Feb 23, 2020 - World

Thousands gather in Germany to mourn 9 killed in racist shooting

Protesters in Hanau, Germany, march with banners and flags of the Syrian region Rojava. Photo: Michael Debets/Pacific Press/LightRocket via Getty Images

Approximately 10,000 people marched in the town of Hanau, Germany, Sunday to mourn the deaths of nine victims who were killed by an anti-immigrant gunman last Wednesday, AP reports.

Catch up quick: The attacker killed the nine people — five of which were reportedly Turkish citizens — in Hanau, a suburb of Frankfurt, before turning the gun on his mother and himself. He left behind racist videos and texts in which he called for genocide and claimed that he'd been surveilled since birth.

The big picture: Per AP, this was Germany's third deadly attack inspired by far-right views in just a few months. Since Chancellor Angela Merkel permitted a wave of over 1 million refugees to enter the country during the height of the migrant crisis in 2015, Germany's far-right, anti-immigrant AfD party has seen historic electoral success. It now has representation in all 16 regional parliaments.

In photos
Marchers raise photos, believed to be of the victims, during a vigil. Photo: Odd Andersen/AFP via Getty Images
A woman lights a candle in honor of the victims. Photo: Xinhua/Lu Yang via Getty Images
Mourners walk through Hanau on Market Square. Photo: Thomas Lohnes/Getty Images.

Go deeper: Hate crimes reach 16-year high, according to FBI report

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In photos: Top destinations before and after coronavirus outbreak

The Eiffel Tower in Paris. Photos: Ludovic Marin/AFP via Getty Images; Stephane Cardinale-Corbis via Getty Images

The U.S. travel and tourism sector is set for a drop of 6 million international visitors because of the novel coronavirus, costing $19 billion in spending this year, per a report by Tourism Economics. "The present declines appear likely to be worse than what the US experienced in 2003 [after the SARS outbreak]," the report states.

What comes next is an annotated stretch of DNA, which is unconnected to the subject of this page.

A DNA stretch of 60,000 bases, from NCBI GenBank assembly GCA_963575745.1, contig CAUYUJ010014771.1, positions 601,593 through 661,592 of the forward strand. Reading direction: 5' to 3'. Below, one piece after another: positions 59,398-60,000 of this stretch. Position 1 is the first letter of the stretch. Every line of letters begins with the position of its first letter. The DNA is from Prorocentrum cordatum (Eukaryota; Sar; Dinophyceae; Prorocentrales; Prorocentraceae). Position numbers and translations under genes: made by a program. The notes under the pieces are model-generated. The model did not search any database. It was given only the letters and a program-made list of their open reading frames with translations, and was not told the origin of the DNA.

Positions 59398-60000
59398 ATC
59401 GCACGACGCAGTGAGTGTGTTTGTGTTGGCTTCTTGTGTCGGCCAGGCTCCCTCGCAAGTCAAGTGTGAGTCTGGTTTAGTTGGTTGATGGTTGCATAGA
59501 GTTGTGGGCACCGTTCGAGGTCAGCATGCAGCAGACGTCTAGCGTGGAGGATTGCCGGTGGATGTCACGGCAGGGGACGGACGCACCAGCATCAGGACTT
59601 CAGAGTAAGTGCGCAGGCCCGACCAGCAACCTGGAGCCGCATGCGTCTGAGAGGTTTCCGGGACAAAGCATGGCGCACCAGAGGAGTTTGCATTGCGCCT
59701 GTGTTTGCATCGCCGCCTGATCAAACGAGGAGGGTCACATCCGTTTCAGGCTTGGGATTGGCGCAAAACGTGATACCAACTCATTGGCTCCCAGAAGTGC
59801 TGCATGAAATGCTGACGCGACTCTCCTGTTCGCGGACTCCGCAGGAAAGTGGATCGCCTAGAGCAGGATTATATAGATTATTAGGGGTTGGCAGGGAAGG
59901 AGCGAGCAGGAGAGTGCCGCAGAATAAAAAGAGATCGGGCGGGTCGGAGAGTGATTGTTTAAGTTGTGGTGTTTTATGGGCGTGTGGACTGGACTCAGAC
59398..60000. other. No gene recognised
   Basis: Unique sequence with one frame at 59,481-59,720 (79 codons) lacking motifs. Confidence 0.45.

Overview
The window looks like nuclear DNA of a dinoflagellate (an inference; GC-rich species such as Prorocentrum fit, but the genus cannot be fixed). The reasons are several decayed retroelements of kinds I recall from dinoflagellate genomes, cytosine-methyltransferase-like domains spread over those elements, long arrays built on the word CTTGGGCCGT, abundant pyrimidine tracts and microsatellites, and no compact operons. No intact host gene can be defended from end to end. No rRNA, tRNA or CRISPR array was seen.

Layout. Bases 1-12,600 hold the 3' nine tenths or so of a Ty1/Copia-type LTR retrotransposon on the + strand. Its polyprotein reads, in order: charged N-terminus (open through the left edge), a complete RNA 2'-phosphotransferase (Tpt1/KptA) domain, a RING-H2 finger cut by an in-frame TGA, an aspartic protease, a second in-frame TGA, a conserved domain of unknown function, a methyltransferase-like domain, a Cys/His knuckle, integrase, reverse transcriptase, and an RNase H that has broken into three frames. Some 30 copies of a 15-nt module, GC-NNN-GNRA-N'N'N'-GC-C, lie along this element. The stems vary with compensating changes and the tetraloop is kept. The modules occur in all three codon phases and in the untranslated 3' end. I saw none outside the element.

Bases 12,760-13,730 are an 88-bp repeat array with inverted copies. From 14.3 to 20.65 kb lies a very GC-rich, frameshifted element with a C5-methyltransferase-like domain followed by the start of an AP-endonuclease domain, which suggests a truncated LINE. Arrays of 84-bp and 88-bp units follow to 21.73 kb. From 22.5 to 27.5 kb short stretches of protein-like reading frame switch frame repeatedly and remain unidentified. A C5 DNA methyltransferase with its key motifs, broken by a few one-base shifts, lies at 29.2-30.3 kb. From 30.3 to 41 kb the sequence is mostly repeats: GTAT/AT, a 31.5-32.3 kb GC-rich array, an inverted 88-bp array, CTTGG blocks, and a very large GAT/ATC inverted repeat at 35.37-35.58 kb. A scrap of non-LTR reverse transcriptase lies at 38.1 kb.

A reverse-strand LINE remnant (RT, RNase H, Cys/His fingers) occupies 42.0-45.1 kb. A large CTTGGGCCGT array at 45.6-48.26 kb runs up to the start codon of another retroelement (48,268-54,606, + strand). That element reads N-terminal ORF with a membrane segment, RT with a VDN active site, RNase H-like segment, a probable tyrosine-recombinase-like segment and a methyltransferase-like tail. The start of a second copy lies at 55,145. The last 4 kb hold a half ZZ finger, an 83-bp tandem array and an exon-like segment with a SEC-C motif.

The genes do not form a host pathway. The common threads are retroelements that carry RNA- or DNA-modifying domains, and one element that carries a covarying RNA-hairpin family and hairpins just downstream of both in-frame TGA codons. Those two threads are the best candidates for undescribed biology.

The big picture: The global outlook is just as bleak. The report was released on March 11, two days after Italy announced a nationwide lockdown after a surge in cases. Since then, several countries have followed suit, European travelers face U.S. travel restrictions and the CDC has recommended gatherings of 50 or more people be postponed or canceled for eight weeks. The outbreak's impact is evident at many top travel destinations, where once-bustling hubs have been transformed into virtual ghost towns.

See photosArrowMar 17, 2020 - Health

In photos: How coronavirus is impacting cities around the world

Revellers take part in the "Plague Doctors Procession" in Venice on Tuesday night during the usual period of the Carnival festivities, most of which have been canceled following the coronavirus outbreak in northern Italy. Photo: Andrea Pattaro/AFP via Getty Images

The novel coronavirus has spread from China to infect people in more than 40 countries and territories around the world, killing over 2,700 people.

The big picture: Most of the 80,000 COVID-19 infections have occurred in mainland China. But cases are starting to surge elsewhere. By Wednesday morning, the worst affected countries outside China were South Korea (1,146), where a U.S. soldier tested positive to the virus, Italy (332), Japan (170), Iran (95) and Singapore (91). On Tuesday, new cases were confirmed in Switzerland, Croatia and Algeria.

See photosArrowFeb 26, 2020 - World

How Super Tuesday is unfolding

A voter takes part in the Democratic primary in Purcellville, Virginia. Photo: Andrew Caballero-Reynolds/AFP via Getty Images

Voters in 14 states and one territory cast their ballots on Super Tuesday, tweeting and blogging along the way.

Why it matters: The huge delegate hauls of California and Texas this year make the day about as close as the U.S. gets to a national presidential primary.

Go deeperArrowUpdated Mar 3, 2020 - Politics & Policy